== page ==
The fourth book is the “Book of the Wind.” In this book Musashi warns that it is necessary to strip away the useless and focus on the useful. There is not difference between the outward cut and the inward feeling. A strategist cannot cut with an inward feeling nor a sword cut without a directed inward feeling. Strip from the useful all that is useless. The wind carries away the chaff leaving only the grain. This is the book for sozosha (artists).
The fifth book is the “Book of the Void.” It is the shortest book in words and the longest book in depth. It is where the martial artist sees what is difficult to see. Musashi encourages us by saying if a martial artist can learn what exists, he can know what does not exist; this avoids a lot of confusion. The strategy then is to be clear about the real and void. This is the book for shihan (completed artists; masters).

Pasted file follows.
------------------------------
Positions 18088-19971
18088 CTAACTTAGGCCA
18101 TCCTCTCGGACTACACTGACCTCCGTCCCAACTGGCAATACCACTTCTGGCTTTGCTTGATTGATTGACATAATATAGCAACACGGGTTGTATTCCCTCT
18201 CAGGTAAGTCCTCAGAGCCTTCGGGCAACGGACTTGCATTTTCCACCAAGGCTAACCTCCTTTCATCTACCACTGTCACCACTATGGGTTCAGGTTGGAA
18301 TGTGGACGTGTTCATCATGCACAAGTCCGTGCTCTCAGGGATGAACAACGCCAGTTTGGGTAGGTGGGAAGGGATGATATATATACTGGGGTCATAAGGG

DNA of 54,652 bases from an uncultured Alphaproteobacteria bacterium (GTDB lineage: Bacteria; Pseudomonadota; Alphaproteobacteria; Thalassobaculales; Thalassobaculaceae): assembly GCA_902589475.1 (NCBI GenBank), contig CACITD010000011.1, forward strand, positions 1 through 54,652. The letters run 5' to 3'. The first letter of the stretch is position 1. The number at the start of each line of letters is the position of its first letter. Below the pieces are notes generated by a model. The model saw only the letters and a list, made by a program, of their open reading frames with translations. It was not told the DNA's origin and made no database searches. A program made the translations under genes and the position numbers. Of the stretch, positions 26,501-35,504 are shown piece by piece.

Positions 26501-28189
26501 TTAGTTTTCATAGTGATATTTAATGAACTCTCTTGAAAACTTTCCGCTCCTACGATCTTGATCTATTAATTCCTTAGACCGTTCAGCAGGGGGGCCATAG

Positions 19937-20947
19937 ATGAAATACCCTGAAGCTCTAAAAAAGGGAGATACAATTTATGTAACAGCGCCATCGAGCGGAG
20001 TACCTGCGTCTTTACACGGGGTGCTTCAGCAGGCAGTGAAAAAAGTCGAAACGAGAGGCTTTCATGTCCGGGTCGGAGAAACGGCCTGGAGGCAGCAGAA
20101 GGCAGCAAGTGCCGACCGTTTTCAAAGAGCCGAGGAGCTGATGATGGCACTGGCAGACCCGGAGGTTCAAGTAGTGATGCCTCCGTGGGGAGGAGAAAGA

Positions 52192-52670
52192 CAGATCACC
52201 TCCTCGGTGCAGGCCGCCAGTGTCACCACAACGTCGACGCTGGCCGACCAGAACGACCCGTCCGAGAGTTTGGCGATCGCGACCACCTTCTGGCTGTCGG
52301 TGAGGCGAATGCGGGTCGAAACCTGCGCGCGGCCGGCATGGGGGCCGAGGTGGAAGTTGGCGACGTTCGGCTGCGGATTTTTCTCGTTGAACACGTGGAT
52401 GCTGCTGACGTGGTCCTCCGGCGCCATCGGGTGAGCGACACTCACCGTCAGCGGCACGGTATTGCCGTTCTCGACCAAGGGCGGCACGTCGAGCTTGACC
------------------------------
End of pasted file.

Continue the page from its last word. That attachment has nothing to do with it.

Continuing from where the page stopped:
Armed with the book of strategy centuries of martial artists have studied, experienced, taught, trimmed unuseful movements and become great martial artists. They have followed the advice of Miyamoto Musashi as written in his book.
In addition, the book has reinforced the concepts of the menkyo. The beginning trainee is the gyo, founded on “how to” principles of martial training. Later, when the gyo seeks more of his/her training than just “how to” but wants to understand the principles of deeper strategy he/she applies to his/her sensei for more. This is the process which leads to shugyo (severe training), bushi, samurai. It was founded in 782AD in the Butokuden and has lived a long and useful life. Musashi did not create it, he described in in 1645.
When a person has trained as a bushi for years he may be selected to teach the art he has learned much the same as it was done in the early years of the Butokuden. He then begins the journey of being consumed in the fire, a lesson taught by Musashi. The fire is teaching. The new teacher launches himself/herself into the midst of teaching with a desire to change the world of martial arts. Soon he/she discovers that little changes. He/she has little power to change anything. As a matter of fact the more he/she tries to change or control things the farther they get out of hand. The way of the fire is strategy not force. This is the strategy of the sensei.